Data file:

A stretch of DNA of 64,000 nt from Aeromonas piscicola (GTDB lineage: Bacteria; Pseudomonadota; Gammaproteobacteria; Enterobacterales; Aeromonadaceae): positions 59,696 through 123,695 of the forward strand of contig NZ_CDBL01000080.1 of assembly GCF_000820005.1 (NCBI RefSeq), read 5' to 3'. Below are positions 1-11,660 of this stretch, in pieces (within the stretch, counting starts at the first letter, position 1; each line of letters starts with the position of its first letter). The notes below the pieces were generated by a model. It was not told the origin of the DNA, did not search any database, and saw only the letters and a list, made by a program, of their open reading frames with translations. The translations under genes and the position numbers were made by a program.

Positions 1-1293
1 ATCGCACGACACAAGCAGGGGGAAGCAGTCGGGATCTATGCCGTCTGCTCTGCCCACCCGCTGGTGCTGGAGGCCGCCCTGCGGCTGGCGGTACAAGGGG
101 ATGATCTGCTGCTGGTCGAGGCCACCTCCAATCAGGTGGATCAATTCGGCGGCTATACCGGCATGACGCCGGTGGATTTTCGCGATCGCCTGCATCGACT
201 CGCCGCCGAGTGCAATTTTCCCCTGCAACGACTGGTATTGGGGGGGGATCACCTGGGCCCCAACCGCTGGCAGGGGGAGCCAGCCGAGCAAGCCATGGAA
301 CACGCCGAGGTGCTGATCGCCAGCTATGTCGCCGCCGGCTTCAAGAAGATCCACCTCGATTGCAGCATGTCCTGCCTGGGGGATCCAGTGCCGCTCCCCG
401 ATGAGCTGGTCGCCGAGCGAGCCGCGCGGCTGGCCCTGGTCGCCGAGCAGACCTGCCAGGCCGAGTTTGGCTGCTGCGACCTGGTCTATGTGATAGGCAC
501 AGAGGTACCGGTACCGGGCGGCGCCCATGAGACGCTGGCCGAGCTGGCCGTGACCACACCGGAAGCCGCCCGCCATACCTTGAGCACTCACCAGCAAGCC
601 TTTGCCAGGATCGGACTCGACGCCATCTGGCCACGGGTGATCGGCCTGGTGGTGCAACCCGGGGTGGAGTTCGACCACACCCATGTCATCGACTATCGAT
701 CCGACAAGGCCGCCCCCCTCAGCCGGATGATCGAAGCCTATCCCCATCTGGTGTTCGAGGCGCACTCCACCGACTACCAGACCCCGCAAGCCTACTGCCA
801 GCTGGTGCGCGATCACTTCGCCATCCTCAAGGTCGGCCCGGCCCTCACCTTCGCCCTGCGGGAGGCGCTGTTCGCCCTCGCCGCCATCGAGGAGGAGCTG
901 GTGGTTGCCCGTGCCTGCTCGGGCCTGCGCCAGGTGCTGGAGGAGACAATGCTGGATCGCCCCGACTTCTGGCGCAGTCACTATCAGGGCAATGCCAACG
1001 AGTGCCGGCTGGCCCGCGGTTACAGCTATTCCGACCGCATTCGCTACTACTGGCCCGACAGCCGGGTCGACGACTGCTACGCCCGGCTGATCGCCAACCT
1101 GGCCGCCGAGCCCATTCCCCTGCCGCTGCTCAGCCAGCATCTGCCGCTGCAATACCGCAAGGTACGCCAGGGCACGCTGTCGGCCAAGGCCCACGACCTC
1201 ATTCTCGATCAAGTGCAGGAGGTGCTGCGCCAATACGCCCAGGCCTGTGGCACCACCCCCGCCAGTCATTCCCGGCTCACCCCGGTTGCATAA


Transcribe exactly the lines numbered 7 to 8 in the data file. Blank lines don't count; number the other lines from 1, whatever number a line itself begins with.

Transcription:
401 ATGAGCTGGTCGCCGAGCGAGCCGCGCGGCTGGCCCTGGTCGCCGAGCAGACCTGCCAGGCCGAGTTTGGCTGCTGCGACCTGGTCTATGTGATAGGCAC
501 AGAGGTACCGGTACCGGGCGGCGCCCATGAGACGCTGGCCGAGCTGGCCGTGACCACACCGGAAGCCGCCCGCCATACCTTGAGCACTCACCAGCAAGCC